Darth Vader(redirected from Darth Wader)
Darth Vader(pop culture)
Arguably the most recognizable supervillain in the world, Darth Vader is the creation of film writer/director George Lucas for his sextet of Star Wars films. And although Dracula and other monsters may lay claim to centuries of storylines, no single villainous visage has been merchandised as much as Vader's black bell-shaped helmet. Introduced in the film Star Wars (1977), Darth Vader was first seen striding through the smokefilled, battle-scarred hallways of a Rebel transport, his audible breath chilling, his deep voice commanding, and his prodigious strength evident as he lifted a Rebel soldier and crushed his neck with one hand. Viewers soon learned that Vader was a Dark Lord of the Sith, and the companion to the Galactic Empire's Grand Moff Tarkin, who was planning to use a battle station known as the Death Star to wipe out the Rebel Alliance. Vader captured and tortured Princess Leia Organa and killed Obi- Wan Kenobi, the last of the Jedi Knights and his one-time teacher and friend. As the film ended, Vader's TIE Fighter was struck by lasers and he spun off into space. Though he continued to appear in novels, comic books, and newspaper comic strips, the “live” Darth Vader next appeared in the film The Empire Strikes Back (1980), in which it was revealed that he was second-in-command to the evil Emperor Palpatine … and that he had not killed Luke Skywalker's father (as Obi-Wan had told Luke); he was Luke's father! In the third film of the trilogy, Return of the Jedi (1983), Luke found out that Leia Organa is his twin sister, and the daughter of Vader. After a lightsaber battle aboard the second Death Star between Luke and Vader, the Sith Lord betrayed the Emperor. Wounded, Vader asked Luke to remove his mask so he might look upon him as his father, Anakin Skywalker, before he died. Anakin's spirit became one with the light side of the Force, and Luke burned his armor. In the late 1990s, George Lucas began work on a trilogy of Star Wars prequels: Episode I: The Phantom Menace (1999), Episode II: Attack of the Clones (2002), and Episode III: Revenge of the Sith (2005). Set a few decades before Star Wars (now known as Episode IV: A New Hope), the films first showed nineyear- old Anakin Skywalker—perhaps the result of an immaculate conception—as a slave on the desert planet Tatooine. When Jedi Knights Qui-Gon Jinn and Obi-Wan Kenobi discovered that Anakin had immense powers in the usage of the mystical Force that binds the galaxy together, they took the youngster on as a Padawan apprentice. As Anakin grew, his powers became ever stronger, and the Jedi Council realized that although he might be the prophesized Chosen One who would bring balance to the Force, he also seemed to have a dangerous side to him. Unfortunately, even as he fought the Clone Wars beside the other Jedi Knights, elements conspired to turn Anakin to the Dark Side of the Force. His mother, Shmi, was killed, and he slaughtered an encampment of Tusken Raiders in revenge. Forbidden to love, Anakin nevertheless embarked on a romance and eventual secret marriage to Senator Padmé Amidala from Naboo. Most worryingly, Anakin was befriended and seduced by Senate Chancellor Palpatine, an ambitious man who—unbeknownst to the Jedi Council—was really the Sith Lord Darth Sidious. Palpatine slowly twisted Anakin to evil, resulting in the young Jedi helping to slaughter members of the Jedi Council and their young initiates. Anakin faced his mentor in a lightsaber battle on Mustafar, but he fell prey to the superior training of Obi-Wan Kenobi and was badly burned by the molten lava of the planet. Rescued by droids sent by Palpatine, Anakin was reconstructed using cybernetic parts and a suit and helmet that allowed him to breathe and heal. Utterly consumed by the Dark Side of the Force, Anakin was now Darth Vader. He wouldn't find out until decades later that Amidala had died in childbirth, and that Luke and Leia were his children. In the original Star Wars trilogy, Vader was played in the costume by British bodybuilder David Prowse, but his basso voice was provided by James Earl Jones. For the later trilogy, Jake Lloyd played a young Anakin, while Hayden Christensen played the teen Anakin. In one of his many bits of tinkering with his beloved film projects, Lucas digitally inserted Christensen as the ghost of Anakin at the end of the Return of the Jedi DVD, though the scene in which Vader is unmasked at his death features actor Sebastian Shaw. Darth Vader's initial design was by concept artist Ralph McQuarrie, who gave Vader the facemask as a breathing apparatus to cross between ships in the opening scene of Star Wars. Lucas had asked McQuarrie to give Vader a helmet like a medieval samurai and a fluttering cape. Sound designer Ben Burtt created Vader's breathing after many attempts to synthesize eighteen types of human breathing; his solution was to use the sound from a scuba regulator. One element many fans miss is that Vader's breathing is constant, like an iron lung, and is not in tempo with his speaking. Vader has had many stories told about his life in the novels and comic books spun off from the Star Wars licensing realm—known as the “Expanded Universe” stories— but it was in toy and collectibles licensing that Vader's stories continued in the hands of the fans themselves. Clad in padded black armor and an inky cape and cloak, the two-meter-tall Darth Vader appeared as action figures, puppets, candy dispensers, posters, school supplies, food, clothing, cake pans, costumes, life-size statues, and literally thousands of other items. Lucasfilm licensed the character to appear at autograph tours and Hollywood award functions, and the villain shilled in commercials for soft drinks, candy, and cellular phones. Although the Star Wars films have finished production, Lucas announced in 2005 that more Star Wars material, including a television series, is in the works for the future. Set in the time period between the trilogies, it seems likely that fans have not seen the last of Darth Vader, nor heard the last of his thrumming red lightsaber or his tortured breathing.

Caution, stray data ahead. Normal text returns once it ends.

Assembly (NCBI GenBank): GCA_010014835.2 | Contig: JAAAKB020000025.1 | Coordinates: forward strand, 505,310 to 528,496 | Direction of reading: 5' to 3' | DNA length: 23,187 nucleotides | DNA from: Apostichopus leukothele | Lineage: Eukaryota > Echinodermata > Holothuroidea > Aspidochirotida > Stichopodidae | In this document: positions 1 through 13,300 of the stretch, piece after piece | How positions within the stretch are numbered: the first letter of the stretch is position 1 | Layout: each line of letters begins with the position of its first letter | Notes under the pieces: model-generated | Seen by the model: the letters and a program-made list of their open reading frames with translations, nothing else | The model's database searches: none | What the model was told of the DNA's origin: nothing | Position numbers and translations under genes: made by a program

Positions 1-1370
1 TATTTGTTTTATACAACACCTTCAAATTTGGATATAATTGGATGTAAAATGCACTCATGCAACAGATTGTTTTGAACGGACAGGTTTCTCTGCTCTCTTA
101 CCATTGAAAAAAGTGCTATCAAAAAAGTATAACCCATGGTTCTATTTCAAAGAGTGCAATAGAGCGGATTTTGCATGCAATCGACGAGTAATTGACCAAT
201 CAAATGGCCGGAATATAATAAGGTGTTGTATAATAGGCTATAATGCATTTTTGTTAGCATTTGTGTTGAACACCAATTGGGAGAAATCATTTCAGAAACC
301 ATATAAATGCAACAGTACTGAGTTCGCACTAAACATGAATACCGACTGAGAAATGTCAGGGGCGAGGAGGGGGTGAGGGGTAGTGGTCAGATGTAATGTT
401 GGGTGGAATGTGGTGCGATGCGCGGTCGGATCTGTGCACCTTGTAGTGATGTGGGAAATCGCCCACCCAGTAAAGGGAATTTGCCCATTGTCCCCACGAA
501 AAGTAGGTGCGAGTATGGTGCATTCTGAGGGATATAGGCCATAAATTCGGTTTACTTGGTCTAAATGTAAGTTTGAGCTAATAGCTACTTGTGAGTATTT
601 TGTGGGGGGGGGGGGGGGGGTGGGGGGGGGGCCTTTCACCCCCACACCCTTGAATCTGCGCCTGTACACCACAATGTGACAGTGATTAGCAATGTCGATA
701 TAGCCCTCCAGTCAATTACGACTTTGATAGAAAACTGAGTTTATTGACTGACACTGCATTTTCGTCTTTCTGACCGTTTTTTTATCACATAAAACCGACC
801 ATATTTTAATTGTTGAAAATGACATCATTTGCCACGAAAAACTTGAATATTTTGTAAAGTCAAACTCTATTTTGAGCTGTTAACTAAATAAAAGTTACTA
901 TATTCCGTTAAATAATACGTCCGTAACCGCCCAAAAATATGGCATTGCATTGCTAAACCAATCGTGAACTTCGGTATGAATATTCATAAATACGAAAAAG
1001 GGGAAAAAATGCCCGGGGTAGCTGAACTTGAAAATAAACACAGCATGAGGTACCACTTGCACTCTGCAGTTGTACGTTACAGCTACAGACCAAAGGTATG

The Supervillain Book: The Evil Side of Comics and Hollywood © 2006 Visible Ink Press®. All rights reserved.
fallen Jedi Knight has turned to evil. [Am. Cinema: Star Wars]
Allusions—Cultural, Literary, Biblical, and Historical: A Thematic Dictionary. Copyright 2008 The Gale Group, Inc. All rights reserved.